Tire Load Index Chart Load Index Load in lbs. (kg) Load Index Load in lbs. (kg) Load Index Load in lbs. (kg) Load Index Load in lbs. (kg) 0 99 (44.9) 41 320 (145.13) 81 1019 (462.14) 121 3197 (1449.89) 1 102 (46.26) 42 331 (150.12) 82 1047 (474.83) 122 3307 (1499.78) 2 105 (47.62) 43 342 (155.11) 83 1074 (487.08) 123 3417 (1549.66) 3 107 (48.53) 44 353 (160.1) 84 1102 (499.78) 124 3527 (1599.55) 4 110 (49.89) 45 364 (165.08) 85 1135 (514.74) 125 3638 (1649.89) 5 114 (51.71) 46 375 (170.07) 86 1168 (529.71) 126 3748 (1699.78) 6 117 (53.07) 47 386 (175.06) 87 1201 (544.68) 127 3858 (1749.66) 7 120 (54.43) 48 397 (180.05) 88 1235 (560.1) 128 3968 (1799.55) 8 123 (55.79) 49 408 (185.04) 89 1279 (580.05) 129 4079 (1849.89) 9 128 (58.05) 50 419 (190.03) 90 1323 (600) 130 4189 (1899.78) 10 132 (59.87) 51 430 (195.02) 91 1356 (614.97) 131 4289 (1945.13) 11 136 (61.68) 52 441 (200) 92 1389 (629.94) 132 4409 (1999.55) 12 139 (63.04) 53 454 (205.9) 93 1433 (649.89) 133 4541 (2059.42) 13 143 (64.86) 54 467 (211.8) 94 1477 (669.85) 134 4674 (2119.73) 14 148 (67.13) 55 481 (218.15) 95 1521 (689.8) 135 4806 (2179.6) 15 152 (68.94) 56 494 (224.04) 96 1565 (709.76) 136 4938 (2239.46) 16 157 (71.21) 57 507 (229.94) 97 1609 (729.71) 137 5071 (2299.78) 17 161 (73.02) 58 520 (235.83) 98 1653 (749.66) 138 5203 (2359.64) 18 165 (74.83) 59 536 (243.09) 99 1709 (775.06) 139 5357 (2429.48) 19 171 (77.56) 60 551 (249.89) 100 1764 (800) 140 5512 (2499.78) 20 176 (79.82) 61 567 (257.15) 101 1819 (824.95) 141 5677 (2574.61) 21 182 (82.54) 62 584 (264.86) 102 1874 (849.89) 142 5842 (2649.44) 22 187 (84.81) 63 600 (272.11) 103 1929 (874.83) 143 6008 (2724.72) 23 193 (87.53) 64 617 (279.82) 104 1984 (899.78) 144 6173 (2799.55) 24 198 (89.8) 65 639 (289.8) 105 2039 (924.72) 145 6393 (2899.32) 25 204 (92.52) 66 639 (289.8) 106 2094 (949.66) 146 6614 (2999.55) 26 209 (94.79) 67 677 (307.03) 107 2149 (974.61) 147 6779 (3074.38) 27 215 (97.51) 68 694 (314.74) 108 2205 (1000) 148 6844 (3103.86) 28 220 (99.78) 69 716 (324.72) 109 2271 (1029.94) 149 7165 (3249.44) 29 227 (102.95) 70 739 (335.15) 110 2337 (1059.87) 150 7385 (3349.21) 30 234 (106.13) 71 761 (345.13) 111 2403 (1089.8) 31 240 (108.85) 72 783 (355.11) 112 2469 (1119.73) 32 247 (112.02) 73 805 (365.08) 113 2535 (1149.66) 33 254 (115.2) 74 827 (375.06) 114 2601 (1179.6) 34 260 (117.92) 75 852 (386.4) 115 2679 (1214.97) 35 267 (121.09) 76 882 (400) 116 2756 (1249.89) 36 276 (125.18) 77 908 (411.8) 117 2833 (1284.81) 37 282 (127.9) 78 937 (424.95) 118 2910 (1319.73) 38 291 (131.98) 79 963 (436.74) 119 2998 (1359.64) 39 300 (136.06) 80 992 (449.89) 120 3086 (1399.55) 40 309 (140.14)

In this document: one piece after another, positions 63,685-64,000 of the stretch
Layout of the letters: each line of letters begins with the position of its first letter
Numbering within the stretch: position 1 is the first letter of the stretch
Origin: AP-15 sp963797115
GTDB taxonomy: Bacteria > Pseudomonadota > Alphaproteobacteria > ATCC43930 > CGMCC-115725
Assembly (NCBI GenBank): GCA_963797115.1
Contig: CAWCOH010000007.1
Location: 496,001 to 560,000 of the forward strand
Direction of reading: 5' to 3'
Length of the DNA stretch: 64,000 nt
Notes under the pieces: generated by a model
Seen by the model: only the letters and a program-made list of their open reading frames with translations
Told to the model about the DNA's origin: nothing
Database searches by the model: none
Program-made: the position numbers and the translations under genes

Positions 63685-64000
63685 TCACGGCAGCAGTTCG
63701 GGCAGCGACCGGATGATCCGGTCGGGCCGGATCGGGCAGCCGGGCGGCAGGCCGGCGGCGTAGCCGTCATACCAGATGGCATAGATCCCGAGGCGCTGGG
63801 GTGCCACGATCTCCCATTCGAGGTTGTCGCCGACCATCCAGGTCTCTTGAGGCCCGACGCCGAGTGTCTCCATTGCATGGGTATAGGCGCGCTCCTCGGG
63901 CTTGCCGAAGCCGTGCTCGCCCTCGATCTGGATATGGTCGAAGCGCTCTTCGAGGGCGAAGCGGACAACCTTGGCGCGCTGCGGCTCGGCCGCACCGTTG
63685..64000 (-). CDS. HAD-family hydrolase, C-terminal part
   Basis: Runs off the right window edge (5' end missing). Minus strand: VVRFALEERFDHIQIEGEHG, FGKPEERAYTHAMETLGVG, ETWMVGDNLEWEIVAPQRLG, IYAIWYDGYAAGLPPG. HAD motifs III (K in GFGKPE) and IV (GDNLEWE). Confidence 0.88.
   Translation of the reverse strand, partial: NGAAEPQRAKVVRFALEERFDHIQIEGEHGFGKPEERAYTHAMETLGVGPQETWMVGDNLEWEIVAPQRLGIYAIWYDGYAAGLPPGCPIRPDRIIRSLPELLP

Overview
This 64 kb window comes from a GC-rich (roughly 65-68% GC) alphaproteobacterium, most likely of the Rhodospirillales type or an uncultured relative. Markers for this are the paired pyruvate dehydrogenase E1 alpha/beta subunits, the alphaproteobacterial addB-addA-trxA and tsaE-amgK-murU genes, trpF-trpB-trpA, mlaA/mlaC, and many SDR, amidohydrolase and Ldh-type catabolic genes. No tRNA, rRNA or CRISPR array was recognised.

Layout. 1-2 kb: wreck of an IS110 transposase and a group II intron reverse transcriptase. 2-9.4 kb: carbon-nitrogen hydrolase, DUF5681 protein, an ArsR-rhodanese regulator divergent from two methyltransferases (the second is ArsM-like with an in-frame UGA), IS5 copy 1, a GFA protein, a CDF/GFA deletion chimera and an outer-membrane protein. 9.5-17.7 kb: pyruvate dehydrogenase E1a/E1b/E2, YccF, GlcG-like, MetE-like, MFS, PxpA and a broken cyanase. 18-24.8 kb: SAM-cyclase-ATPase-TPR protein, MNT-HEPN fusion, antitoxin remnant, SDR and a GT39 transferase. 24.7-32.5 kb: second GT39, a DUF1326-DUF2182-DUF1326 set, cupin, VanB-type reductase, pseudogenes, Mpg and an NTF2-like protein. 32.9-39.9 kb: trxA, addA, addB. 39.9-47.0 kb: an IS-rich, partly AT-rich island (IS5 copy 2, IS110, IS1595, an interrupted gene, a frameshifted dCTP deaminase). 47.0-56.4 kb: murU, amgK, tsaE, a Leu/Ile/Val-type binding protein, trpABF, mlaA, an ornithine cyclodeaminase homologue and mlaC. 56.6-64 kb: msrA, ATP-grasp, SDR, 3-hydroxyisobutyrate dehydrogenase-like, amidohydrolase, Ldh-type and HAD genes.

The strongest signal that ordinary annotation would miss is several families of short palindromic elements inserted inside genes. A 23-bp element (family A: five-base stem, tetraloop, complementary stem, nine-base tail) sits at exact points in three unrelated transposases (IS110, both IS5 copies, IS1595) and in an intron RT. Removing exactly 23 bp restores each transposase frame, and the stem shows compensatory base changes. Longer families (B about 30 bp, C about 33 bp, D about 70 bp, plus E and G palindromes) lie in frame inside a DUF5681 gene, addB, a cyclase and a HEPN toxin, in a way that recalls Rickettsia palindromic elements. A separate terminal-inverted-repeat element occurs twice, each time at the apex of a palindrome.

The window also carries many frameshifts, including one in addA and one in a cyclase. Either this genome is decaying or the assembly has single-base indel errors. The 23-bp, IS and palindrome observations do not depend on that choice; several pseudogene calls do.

In the above example, the number after the wheel diameter 19 is 99. If you look at the table, load index 99 means the load capacity of the tire is 1709 lbs. or approximately 775kg. In general, the higher the load index number, the greater its load-carrying capacity.

### Speed Rating

The last crucial rating on a tire is the Speed Rating. This is usually a 1 or 2-letter code right after the load index. The speed rating of a tire is an indication of the maximum speed at which the tire can travel with the maximum possible load for prolonged periods.

Here’s a table with all the possible speed rating codes.